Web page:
Just as the little fleet dropped below 25%, they were set upon by as many as a hundred mouthholes, but they managed to fight these off with help from the Ngugma explorer.

“Welcome to Offvroffh,” said Rachel. “The date is 5367. Please adjust your clocks accordingly.”

“And we’re being hailed,” called Kalkar.

The hail was from a planetoid in a far outer orbit, where there was a modest ground base. They identified it as scientific, or at least mostly civilian, as they approached. Tasmania stayed in orbit, along with Rachel and Vera on patrol, while Apple and Izawa drew the long-range scouting duties. Clay, Natasha, Li, Timmis, Mizra Aliya and Millie Grohl landed, with Fonnggark and its executive officer; Kalkar and Irah Chontz hitched a ride on the explorer cruiser. They were greeted on the icy, airless ground by three more Ngugma and a couple of spidery robots. No one had guns drawn.

“Uzok Fonnggark,” came the voice of one of the Ngugma, “vormoh fongkog shuohphaw.”

“We are invited inside,” said Fonnggark.

Inside, the visitors were led to an observation lounge that could have been on the Canada during its spacefaring days. Above them arced the black starry sky, facing out toward the outer Milky Way behind them: the road they had followed to get here. Along with Fonnggark and its second in command, they were introduced to four Ngugma locals. The chief was an astronomer or something, and its name was something like Zokkof.

They were treated with a hospitality that made Clay check his facts about the destruction of the human race which he had seen with his own eyes. The locals finagled to get their technology to produce decent omelets and fried potatoes; their tea was weirdly excellent; they had a sort of mildly alcoholic liquor that tasted pretty good. They wanted to know all about the journey so far, and were quite apologetic about basically everything, up to and not including the Ghhokhur system. Zokkof and the others told the whole horrible story—a bustling Ngugma metropolis system, science and education and art, little Ngugma kids playing in the shallow waters, and then lights in the sky, a barrage of incoming chunks of stuff too numerous to shoot down. Patches of the slime, which was a yellow-green with just a little too much orange, began to grow on the ground and on the sea surface. Then the waters went bad, and the farms went bad, and before anyone thought to run away, patches of the slime started to appear on the Ngugma themselves and their subservient species: slaves, animals, plants, everything. Creatures fell over and began turning into more slime.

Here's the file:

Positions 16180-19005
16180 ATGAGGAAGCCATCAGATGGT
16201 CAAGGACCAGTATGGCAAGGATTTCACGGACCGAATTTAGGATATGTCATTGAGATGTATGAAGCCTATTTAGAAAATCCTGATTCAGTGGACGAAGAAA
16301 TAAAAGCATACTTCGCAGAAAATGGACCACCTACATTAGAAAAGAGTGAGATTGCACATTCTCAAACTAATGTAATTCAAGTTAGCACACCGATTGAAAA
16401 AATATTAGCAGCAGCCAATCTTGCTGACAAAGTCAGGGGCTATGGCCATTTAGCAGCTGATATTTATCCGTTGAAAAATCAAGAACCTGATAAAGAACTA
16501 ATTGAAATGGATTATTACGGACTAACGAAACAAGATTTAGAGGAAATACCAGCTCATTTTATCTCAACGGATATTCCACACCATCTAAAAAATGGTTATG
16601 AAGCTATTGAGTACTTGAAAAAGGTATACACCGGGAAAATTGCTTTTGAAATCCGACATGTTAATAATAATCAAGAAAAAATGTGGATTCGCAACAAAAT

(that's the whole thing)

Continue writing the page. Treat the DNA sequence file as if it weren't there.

The system was quarantined, but several expeditions failed to find a way to clean it up, and at last they chose the final solution: irradiating the entire planet and wiping it all out. “Even then,” said Zokkof in its accented English, “it took three tries. We have become good at seeding and creating astatine, and we finally put enough onto the planet to destroy everything.”

“And is this what we’re going to meet from here on?” asked Li.

“We are at the end of the active provinces,” said another of the Ngugma. “But there are bases yet ahead. And one colonized system, Gaazokgov, the Green Star. Captain Fonnggark is going with you, no?”

“That is our function,” said Fonnggark.

“The question,” said Clay, “was whether we would see what happened at Ghhokhur again and again as we go up the Arm.”

“No,” said Zokkof. “That is why we are here, at Offvroffh. The Enemy has not made a, you would say—?”

“Beachhead,” said Clay. “A beachhead.”